After all the design particulars were sorted out and the size and shape and general arrangement of the red, yellow and orange pieces were chosen, we were ready to move forward. Now it would be my job to figure out how to make everything work. My biggest issue would be weight. Each 15 foot sphere had to be less than 5,000 lbs. I made a plan for each sphere to have an internal metal structure that would be 9 foot in diameter. Individual glass pieces would attach to the outer surface and vary between 24″ and 36″ in length. The final sphere would be 9 feet of internal metal framework and then 3 feet on each side of blown glass pieces. This would give me the final dimensions of 15 feet.
The internal sphere would be built like a geodesic dome, with twenty individual triangular, curved panels that would bolt together onsite to create the sphere. The sphere design had come to us through the work of a local engineer named Olaf Pederson. The engineering was worth every penny, instead of attempting a design and hoping it would work, Olaf ran the numbers and proved it. And, as it turned out the design would have withstood an increase in weights by a factor of eight before there was any deflection. Through much trial and error we had determined that each individual panel would hold 100 individual pieces of glass of varying lengths and widths. This would create the fullness on the surface that we were looking for. So each panel was fitted with 100 pins of steel welded in place to hold the glass in position. Again I did the math: 20 Panels x 100 pieces of glass = 2,000 pieces of glass per sphere. Up until this point all of the larger pieces of glass I had made had each weighed upwards of 5 pounds. The metal spheres were weighing in at 800 lbs. That weight plus 2000 pieces of glass weighing 5 lbs each would have left me with a total weight of 10,800 lbs per sphere! This was more than twice as heavy as the limit set by the engineers for the building. Even if I thinned the glass mounted to each sphere by 50% -it would still be too heavy. This was so depressing; I had gotten the job of a lifetime and I couldn’t figure out how to pull it off.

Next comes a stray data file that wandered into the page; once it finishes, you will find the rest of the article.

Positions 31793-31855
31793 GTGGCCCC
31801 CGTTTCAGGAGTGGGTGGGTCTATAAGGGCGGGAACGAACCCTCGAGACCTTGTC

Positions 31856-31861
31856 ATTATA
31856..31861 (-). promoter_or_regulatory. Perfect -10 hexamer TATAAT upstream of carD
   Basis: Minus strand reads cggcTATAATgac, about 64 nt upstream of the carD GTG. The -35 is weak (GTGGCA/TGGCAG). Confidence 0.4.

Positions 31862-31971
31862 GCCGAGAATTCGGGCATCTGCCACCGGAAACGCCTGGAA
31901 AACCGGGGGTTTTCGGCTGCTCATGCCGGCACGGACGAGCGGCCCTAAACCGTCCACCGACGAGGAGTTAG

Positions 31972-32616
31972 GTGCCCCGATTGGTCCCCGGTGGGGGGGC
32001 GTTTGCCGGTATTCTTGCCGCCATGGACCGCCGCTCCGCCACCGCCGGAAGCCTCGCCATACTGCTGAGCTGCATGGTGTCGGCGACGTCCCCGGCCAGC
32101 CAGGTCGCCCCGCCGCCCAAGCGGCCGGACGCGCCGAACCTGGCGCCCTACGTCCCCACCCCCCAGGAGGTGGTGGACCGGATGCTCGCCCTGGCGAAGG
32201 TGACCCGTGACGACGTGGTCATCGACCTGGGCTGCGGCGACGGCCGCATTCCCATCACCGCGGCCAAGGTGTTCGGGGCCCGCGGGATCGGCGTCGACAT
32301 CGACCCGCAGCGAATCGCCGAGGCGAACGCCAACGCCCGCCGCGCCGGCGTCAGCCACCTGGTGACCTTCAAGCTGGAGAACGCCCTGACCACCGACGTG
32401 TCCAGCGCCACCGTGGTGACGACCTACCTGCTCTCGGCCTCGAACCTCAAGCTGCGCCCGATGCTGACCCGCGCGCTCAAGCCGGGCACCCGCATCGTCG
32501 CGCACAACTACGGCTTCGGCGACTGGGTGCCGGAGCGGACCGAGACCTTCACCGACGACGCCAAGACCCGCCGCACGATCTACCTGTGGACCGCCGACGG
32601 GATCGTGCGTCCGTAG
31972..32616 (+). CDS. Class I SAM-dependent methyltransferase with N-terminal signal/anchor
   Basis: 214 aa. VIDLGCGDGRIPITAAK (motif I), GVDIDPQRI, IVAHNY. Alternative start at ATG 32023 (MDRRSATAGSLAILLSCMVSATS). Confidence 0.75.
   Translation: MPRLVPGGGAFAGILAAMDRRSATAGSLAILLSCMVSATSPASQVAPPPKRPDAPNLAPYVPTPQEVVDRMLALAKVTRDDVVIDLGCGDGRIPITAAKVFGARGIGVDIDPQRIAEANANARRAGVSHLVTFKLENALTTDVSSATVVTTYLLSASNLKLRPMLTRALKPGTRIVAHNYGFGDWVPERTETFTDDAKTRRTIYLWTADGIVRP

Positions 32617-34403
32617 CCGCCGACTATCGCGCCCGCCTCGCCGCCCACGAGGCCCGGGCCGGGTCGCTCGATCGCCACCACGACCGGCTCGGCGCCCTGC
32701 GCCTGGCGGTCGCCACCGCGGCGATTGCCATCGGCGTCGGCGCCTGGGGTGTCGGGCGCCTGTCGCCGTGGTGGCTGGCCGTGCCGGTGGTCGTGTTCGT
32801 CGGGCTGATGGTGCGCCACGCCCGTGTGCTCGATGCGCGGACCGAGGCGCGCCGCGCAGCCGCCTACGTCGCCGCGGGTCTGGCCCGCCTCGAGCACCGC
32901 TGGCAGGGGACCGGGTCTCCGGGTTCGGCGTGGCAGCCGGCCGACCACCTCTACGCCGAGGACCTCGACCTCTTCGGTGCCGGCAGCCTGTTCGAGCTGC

After losing a couple of nights sleep from worry I finally slept a solid eight hours from sheer exhaustion. Waking up I finally felt refreshed and rested and I determined to see what I could do to get the weight of the glass down. Slowly but surely, over the next week or so and after a few hundred pieces of glass I began to make 3 foot long pieces of glass that weighed less than 2 pounds! We kept practicing and they began to look better and better until we had a form I found really pleasing. Now the 2,000 glass pieces and the metal frame came in at a svelte 4,800 lbs! It was truly a great day for me and once again- no sleep! But, this time it was just that I was too excited.
The next day, I began another set of calculations… We needed a total of 6,000 pieces of glass for all three spheres. We would have to cut and weld 15,000 individual pieces of metal for each of the three spheres. Each piece of glass was going to need to be firmly attached to the sphere. I did not like the idea of tying each piece off to the sphere with wire. And, although I felt considerable pressure of time, I believed it would be best to take a moment and come up with an elegant solution. While we moved other areas of the project forward I kept trying new ideas Thomas Edison style. After many prototypes of wire and forms I finally found an elegant solution. I made a little clip that reminds me of a grasshoppers leg. With a loop at each end of an L shape spring that will hold the glass at one end and the sphere at the other while tensioning the glass up into the sphere. Adding a neoprene washer and a protective polyethylene sleeve to each metal pin we greatly reduced any stress on the glass. And with each piece of glass firmly in place on its own designated pin we ensured that the glass at the bottom of the sphere would not bear the weight of the glass at the top of the sphere.
Next we began to puzzle out the different diameters and lengths of glass. It was important to me that at any angle a person would see the glass and not through to the metal sphere. Through trial and error we adjusted a pattern of placing the glass. Because of its shape each of the curved triangular panels has pins that are closer together at the edges and further way as you near the center of the panel. Adjusting the fit using different diameters and lengths of glass we created a layout. Once that was done it was simple work to replicate it over the other panels, creating the uniform appearance I was determined to achieve.
One of the things that helped Acuity in their decision to hire me, an unknown, for this project, was my willingness to do a full scale mock-up sphere for their approval. With all of the above questions settled I started to work on that first sphere. This after all, would be when the project was really secured.